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  • Yes, if you can get rid of some of the nuisance metals that currently limit how much of these biosolids we can use on fields and forests, and at the same time recover valuable metals and other elements, that’s a win-win.

    Scientists think that they may have found another purpose for feces that could not only save us a load of money but could also benefit the environment: use it as a source of precious metals and other valuable elements. If you can get rid of some of the nuisance metals that currently limit how much of these biosolids we can use on fields and forests, and at the same time recover valuable metals and other elements, that’s a win-win.

  • Yes, precious metals are needed

    Despite the fact that is seems unsanitary, precious metals should be retrieved from feces. Precious metals are a resource that our world needs and wherever they can be found, they should be retrieved. Obviously, there should be sanitation rules in place and it should be done carefully and supervised to make sure no one is getting sick. That said, it needs to be done.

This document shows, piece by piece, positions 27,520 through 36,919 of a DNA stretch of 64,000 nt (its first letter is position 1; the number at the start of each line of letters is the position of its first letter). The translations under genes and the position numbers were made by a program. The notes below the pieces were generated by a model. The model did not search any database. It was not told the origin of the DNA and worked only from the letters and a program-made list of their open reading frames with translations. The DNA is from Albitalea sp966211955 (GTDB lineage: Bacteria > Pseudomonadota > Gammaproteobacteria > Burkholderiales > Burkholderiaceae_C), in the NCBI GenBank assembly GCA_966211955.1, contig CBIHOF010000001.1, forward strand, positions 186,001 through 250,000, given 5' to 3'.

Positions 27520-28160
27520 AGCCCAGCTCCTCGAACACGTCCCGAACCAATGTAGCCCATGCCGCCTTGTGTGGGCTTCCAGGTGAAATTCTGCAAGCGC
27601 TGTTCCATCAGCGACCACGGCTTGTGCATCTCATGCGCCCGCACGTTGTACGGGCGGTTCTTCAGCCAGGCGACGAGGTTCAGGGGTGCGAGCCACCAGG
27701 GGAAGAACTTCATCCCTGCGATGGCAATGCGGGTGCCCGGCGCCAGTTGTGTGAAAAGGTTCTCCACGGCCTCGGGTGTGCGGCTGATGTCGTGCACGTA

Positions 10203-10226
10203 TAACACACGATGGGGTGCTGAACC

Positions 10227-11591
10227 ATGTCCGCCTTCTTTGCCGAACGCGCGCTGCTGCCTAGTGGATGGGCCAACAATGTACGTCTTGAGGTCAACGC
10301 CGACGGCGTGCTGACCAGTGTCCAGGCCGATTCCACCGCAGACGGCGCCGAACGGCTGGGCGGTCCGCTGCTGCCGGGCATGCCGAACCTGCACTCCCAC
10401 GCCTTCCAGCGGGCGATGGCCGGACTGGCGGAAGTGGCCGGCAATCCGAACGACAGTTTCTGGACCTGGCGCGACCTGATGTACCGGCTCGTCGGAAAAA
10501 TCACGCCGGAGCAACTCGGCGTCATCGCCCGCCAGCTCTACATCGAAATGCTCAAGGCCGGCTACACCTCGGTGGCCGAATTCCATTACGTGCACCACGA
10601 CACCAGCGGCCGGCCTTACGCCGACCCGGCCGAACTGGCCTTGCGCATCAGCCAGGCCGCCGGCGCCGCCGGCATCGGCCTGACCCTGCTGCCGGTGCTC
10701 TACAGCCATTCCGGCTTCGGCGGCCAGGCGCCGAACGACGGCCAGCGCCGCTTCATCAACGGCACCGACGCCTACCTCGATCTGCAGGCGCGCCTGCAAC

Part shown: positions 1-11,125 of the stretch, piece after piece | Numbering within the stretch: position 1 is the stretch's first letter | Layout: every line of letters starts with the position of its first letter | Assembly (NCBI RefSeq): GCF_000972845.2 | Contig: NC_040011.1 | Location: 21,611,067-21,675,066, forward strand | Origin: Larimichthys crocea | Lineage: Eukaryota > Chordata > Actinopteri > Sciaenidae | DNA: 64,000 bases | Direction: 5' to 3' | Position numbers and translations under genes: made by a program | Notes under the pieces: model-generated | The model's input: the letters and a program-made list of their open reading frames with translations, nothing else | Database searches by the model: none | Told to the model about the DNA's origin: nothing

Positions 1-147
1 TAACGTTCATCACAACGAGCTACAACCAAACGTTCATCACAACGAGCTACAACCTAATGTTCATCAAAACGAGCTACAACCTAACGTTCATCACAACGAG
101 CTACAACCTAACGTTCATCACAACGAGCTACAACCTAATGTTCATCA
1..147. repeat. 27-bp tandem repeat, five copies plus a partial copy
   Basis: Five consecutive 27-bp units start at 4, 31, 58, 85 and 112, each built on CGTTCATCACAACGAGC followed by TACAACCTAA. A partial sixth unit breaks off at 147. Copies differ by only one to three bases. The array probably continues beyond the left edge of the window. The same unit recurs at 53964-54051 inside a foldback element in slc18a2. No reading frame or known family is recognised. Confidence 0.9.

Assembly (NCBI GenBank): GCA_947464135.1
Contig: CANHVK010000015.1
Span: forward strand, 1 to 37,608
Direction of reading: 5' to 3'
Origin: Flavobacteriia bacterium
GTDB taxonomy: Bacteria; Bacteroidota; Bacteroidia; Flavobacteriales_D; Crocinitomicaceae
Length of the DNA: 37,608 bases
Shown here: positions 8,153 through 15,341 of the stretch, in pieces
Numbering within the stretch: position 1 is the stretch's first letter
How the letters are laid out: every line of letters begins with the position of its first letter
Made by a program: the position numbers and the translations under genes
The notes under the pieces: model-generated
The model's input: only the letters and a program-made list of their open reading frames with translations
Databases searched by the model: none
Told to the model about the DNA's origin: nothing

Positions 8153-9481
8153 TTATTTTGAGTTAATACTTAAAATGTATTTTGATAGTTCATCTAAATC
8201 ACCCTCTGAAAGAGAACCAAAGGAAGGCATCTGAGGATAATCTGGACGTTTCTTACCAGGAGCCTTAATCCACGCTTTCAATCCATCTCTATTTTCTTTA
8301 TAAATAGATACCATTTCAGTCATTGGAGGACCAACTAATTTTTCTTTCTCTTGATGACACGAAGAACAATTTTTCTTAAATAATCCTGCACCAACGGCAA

• We could try and retrieve precious metals from feces.

    We could try and retrieve precious metals from feces. Scientists at the 249th National Meeting & Exposition of the American Chemical Society, have already presented their findings, that human waste could contain precious metals like gold, silver and other minerals. If so there seems nothing wrong in retrieving precious metals from feces.

  • Remove at your own risk

    I don't see feces as being enough of a barrier to prevent people from try to retrieve precious metals from them, but they undoubtedly raise some health concerns. As long as people take the proper precautions to prevent disease, I don't see why they couldn't try to retrieve precious metals.

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